Edited by Harriet Elinor Smith and other editors of the Mark Twain Project
The complete and authoritative edition
The long awaited first volume of Mark Twain's unabridged autobiography is a great fat doorstop of a book that the casual reader might avoid trying to tackle. In fact more than a third of the volume is taken up by various editorial introductions and explanatory notes that can be safely ignored in favor of the actual words of the great man. This makes it a much easier read than it, at first, appears.
Twain's plan for this autobiography was to dictate his reminiscences to a shorthand secretary. He allowed himself to talk about whatever subject came to his mind at the moment and put it into the book in just that order. It is just the plan that you use when you go after your grandfather with a tape recorder and demand that he say something for posterity. If you keep at it long enough you will have a vast collection of anecdotes which cover a good part of the old man's life and some of it will be true. This is a good plan, a reasonable plan, which saved a great deal of effort on the part of the author. It makes it a bit hard for the reader, but if you've already read Albert Bigelow Paine's biography, Charles Neider's version of the autobiography or the new one by Fred Kaplan, or even Life on the Mississippi and Roughing It, you will get along just fine.
Twain says that he would like future autobiographies to follow the format that he has created for his. We may have to wait another hundred years to see if his advice will be taken.
The point of waiting a hundred years for the publication of this tome is to allow Twain to say what he really thought on any subject or about any person without fear of offending someone he knows. He must have thought it would take a century to cool down the public reaction to his views on religion, although there is nothing in this volume of the autobiography that comes close to what appeared in Letters From the Earth, which was published soon after his death.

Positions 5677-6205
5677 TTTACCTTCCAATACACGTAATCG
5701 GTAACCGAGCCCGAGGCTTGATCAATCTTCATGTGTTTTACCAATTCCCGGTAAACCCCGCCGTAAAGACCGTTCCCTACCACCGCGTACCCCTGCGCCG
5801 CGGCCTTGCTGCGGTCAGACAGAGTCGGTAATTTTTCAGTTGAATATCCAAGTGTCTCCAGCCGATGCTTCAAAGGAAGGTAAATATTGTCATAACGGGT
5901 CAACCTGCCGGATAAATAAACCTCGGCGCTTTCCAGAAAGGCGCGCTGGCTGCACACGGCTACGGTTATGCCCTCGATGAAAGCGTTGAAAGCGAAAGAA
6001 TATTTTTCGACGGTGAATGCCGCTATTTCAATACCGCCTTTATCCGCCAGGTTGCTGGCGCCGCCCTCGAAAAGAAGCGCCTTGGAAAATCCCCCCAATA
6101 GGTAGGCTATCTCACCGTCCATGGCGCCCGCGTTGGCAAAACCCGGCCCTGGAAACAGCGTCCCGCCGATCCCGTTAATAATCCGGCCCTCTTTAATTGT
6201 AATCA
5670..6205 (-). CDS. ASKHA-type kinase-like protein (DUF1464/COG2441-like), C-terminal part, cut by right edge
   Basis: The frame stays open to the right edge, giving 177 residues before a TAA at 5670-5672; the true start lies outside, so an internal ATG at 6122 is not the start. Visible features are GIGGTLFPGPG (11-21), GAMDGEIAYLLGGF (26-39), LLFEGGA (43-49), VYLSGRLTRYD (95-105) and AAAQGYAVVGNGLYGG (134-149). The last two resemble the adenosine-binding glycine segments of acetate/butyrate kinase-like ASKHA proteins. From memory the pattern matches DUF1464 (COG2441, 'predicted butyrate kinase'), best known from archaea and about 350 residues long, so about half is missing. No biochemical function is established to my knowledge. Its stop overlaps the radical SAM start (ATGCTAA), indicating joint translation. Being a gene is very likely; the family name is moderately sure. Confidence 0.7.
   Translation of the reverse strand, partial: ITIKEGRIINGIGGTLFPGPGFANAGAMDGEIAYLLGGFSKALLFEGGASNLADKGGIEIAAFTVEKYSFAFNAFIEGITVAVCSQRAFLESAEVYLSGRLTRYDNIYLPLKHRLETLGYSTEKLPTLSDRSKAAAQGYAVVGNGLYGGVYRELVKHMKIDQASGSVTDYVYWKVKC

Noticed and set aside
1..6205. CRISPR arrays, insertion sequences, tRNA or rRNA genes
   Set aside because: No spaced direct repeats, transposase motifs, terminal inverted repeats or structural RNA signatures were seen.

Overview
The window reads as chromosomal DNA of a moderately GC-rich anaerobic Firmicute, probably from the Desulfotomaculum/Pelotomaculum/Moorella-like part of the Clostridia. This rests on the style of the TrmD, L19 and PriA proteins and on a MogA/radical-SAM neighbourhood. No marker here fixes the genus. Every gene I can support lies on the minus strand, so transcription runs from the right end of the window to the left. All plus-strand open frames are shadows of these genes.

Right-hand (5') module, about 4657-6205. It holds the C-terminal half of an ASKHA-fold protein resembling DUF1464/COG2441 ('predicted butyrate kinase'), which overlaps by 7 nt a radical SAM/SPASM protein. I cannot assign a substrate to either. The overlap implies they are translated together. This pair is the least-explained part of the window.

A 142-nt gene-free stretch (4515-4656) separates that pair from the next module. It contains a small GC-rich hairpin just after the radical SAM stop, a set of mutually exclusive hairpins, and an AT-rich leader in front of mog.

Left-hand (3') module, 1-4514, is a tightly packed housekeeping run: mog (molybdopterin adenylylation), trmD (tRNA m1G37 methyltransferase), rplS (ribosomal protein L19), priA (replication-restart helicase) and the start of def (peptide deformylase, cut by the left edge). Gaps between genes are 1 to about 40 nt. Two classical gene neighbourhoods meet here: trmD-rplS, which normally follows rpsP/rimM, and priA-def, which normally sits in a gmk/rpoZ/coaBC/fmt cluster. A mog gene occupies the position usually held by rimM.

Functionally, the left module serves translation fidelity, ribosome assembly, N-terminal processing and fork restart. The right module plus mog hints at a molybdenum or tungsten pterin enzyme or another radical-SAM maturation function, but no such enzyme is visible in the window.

I would like to quote Twain on the subject of Book Reviewers: "A generation ago, I found out that the latest review of a book was pretty sure to be a reflection of the earliest review of it; that whatever the first reviewer found to praise or censure in the book would be repeated in the latest reviewer's report, with nothing fresh added. . . . I believe that the trade of critic, in literature, music and the drama, is the most degraded of all trades and that it has no real value - certainly no large value." I came to the same conclusion about my second year as an English major. Somehow I persevered long enough to get a BA.
Now that I have written my piece I can go read Garrison Kiellor's pan of the autobiography in the New York Times. My policy is never to be influenced by other reviewers by the simple device of not reading them until it's too late.
Published at Colloquium.
News has reached me that NewSouth Books, a publishing house in Alabama is bringing out new sanitized editions of The Adventures of Tom Sawyer and The Adventures of Huckleberry Finn, in which the long controversial word "nigger" will be replaced with "slave" and in which Injun Joe will be referred to as "Indian Joe." The publisher's stated goal is to get the books back into classrooms in which they have been dropped from the curriculum due to complaints about the use of those terms.
I know that this has been an issue decades. I have always thought that those who wanted to ban the books were ignorant people who had never read them or who were incapable of understanding what they read. I'm sure that am Clemens is spinning in his grave over this bowdlerization of his work. What do you think?
P.S. Do you suppose that this is where George Lucas go the idea for Indiana Jones?
Note: Even though this was posted in December of 2010, I cheated just a little bit and submitted this as my "best of 2011" blog post in the Jon Swift Memorial Roundup. Click the link and see what a lot of bloggers think was their best post of the year.
keywords Mark Twain, autobiography, memoir